Snapchat IPO

Chicken wraps, cuff links and cloud: The details from Snap's IPO roadshow in NYC

Snap meets potential investors
Snap meets potential investors

Snapchat's co-founder and CEO Evan Spiegel hit New York City on Tuesday to calm investor fears over a lunch of chicken wraps.

Hundreds of investors, with Snap's signature yellow documents in tow, attended Tuesday's 12:30 p.m. EST lunch New York City meeting in the Mandarin Oriental, overlooking Manhattan's Columbus Circle. Dressed in a suit with cuff links and no tie, Spiegel held court on Snap's cloud spending, and its slowdown of users in the fourth quarter, people familiar with the matter told CNBC.

In particular, investors shared concerns that Facebook's Instagram Stories, which launched in August 2016, posed a threat to Snapchat, the people said. User growth has tapered off in recent months, according to Snap's S-1 filing, and some investors are concerned Instagram is the reason.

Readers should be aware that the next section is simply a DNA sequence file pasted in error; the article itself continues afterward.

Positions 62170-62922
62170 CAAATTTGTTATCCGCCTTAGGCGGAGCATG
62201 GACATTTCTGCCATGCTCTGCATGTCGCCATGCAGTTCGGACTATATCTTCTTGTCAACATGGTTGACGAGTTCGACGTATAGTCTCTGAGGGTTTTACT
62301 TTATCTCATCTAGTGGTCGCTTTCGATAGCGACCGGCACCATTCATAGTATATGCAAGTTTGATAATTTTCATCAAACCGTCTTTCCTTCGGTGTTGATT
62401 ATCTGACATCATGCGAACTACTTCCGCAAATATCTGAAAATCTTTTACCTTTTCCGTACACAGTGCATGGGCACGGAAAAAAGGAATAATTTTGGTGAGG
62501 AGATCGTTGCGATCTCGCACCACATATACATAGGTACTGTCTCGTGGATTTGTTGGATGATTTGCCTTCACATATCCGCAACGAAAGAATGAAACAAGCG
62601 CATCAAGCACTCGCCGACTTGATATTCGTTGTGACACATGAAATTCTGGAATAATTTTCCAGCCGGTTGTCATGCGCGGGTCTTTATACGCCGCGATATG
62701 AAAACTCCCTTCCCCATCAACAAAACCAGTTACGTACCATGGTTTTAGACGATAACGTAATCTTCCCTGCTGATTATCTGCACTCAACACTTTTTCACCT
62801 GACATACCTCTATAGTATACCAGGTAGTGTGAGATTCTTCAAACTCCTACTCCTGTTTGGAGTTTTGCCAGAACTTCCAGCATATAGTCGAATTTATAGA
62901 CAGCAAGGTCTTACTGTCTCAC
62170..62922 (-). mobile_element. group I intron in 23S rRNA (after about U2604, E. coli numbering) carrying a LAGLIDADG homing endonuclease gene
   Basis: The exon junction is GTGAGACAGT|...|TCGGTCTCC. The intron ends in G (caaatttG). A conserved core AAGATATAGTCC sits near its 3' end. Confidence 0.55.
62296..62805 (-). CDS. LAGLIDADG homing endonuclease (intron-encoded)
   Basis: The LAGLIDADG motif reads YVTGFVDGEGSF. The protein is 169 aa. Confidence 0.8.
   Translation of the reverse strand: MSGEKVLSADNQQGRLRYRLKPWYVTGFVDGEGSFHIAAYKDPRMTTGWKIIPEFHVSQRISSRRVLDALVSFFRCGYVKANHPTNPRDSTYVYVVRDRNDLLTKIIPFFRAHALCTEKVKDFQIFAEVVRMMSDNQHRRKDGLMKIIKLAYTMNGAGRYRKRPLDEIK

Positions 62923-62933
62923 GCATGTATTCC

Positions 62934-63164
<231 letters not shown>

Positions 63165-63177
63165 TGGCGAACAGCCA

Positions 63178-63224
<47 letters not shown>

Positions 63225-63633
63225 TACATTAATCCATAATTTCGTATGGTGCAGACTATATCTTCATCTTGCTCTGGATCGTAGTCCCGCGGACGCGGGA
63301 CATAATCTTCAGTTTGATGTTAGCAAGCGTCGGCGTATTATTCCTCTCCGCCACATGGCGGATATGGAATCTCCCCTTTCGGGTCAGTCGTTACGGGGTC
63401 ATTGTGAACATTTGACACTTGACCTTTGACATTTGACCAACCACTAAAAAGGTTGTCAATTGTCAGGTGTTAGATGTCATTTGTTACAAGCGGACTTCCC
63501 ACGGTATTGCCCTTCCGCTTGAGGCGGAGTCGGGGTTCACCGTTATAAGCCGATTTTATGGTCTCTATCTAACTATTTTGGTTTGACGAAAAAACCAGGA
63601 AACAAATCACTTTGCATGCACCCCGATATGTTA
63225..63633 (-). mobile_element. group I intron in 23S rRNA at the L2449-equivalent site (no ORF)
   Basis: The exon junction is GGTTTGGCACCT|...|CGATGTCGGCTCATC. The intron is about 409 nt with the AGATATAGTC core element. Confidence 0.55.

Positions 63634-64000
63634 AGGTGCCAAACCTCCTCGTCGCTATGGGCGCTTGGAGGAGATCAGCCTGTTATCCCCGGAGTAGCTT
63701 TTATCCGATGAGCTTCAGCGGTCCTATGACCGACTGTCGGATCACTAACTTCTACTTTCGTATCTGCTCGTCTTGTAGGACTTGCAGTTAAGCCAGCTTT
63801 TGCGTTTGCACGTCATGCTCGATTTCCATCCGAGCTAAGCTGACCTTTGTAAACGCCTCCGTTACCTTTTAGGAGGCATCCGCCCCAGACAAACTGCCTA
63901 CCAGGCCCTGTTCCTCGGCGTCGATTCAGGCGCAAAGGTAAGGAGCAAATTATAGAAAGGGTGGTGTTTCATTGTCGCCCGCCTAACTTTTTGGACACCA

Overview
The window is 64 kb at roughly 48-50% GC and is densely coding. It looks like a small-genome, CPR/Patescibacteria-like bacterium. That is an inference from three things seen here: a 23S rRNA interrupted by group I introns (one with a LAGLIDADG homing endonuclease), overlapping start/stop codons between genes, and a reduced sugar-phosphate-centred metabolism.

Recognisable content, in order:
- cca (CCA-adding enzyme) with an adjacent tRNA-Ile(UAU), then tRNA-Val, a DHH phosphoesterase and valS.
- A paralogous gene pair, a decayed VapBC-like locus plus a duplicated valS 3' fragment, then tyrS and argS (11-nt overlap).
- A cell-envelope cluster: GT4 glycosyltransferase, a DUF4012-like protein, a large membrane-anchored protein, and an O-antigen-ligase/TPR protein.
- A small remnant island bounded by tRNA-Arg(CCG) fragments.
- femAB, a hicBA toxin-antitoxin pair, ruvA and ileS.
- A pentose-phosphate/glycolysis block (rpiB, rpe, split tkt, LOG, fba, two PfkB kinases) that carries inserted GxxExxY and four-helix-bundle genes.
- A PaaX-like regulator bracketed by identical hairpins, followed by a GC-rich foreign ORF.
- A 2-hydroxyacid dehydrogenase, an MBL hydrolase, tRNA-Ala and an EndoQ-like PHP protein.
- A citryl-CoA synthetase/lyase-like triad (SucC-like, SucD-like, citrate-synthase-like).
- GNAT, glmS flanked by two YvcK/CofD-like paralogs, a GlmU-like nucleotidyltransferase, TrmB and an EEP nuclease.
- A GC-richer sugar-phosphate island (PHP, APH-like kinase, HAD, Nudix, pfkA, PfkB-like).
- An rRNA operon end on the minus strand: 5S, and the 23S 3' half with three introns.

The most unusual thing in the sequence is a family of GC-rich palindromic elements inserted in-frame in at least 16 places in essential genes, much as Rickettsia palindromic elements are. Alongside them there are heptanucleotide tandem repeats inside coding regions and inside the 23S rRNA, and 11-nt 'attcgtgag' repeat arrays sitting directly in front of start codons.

The company also explained its cloud strategy, saying that while it looks expensive, building data storage in-house is a race to the bottom as cloud storage becomes commoditized, according to the sources.

Snapchat co-founder and CEO Evan Spiegel
Getty Images

Snap, which makes an advertising-funded app for sending disappearing images, is preparing to sell shares on the public stock exchange.

To do so successfully, it must convince influential investors that buying a stake in the start-up will be worth their while. Snap's revenue grew almost sevenfold from 2015 to 2016, to $405 million. But its losses also widened to $514 million from $373 million in the same period, according to its investor filings.

At the meeting, investors also probed executives on "big picture things" like the direction of the company over the next five years, people familiar with the meeting told CNBC.

Spiegel led the meetings, and came across as a "visionary type" to many investors, people familiar with the meetings said. Chief strategy officer Imran Khan and chief financial officer Drew Vallero also attended, and fielded more technical questions, the people said.

— Reporting by CNBC's Leslie Picker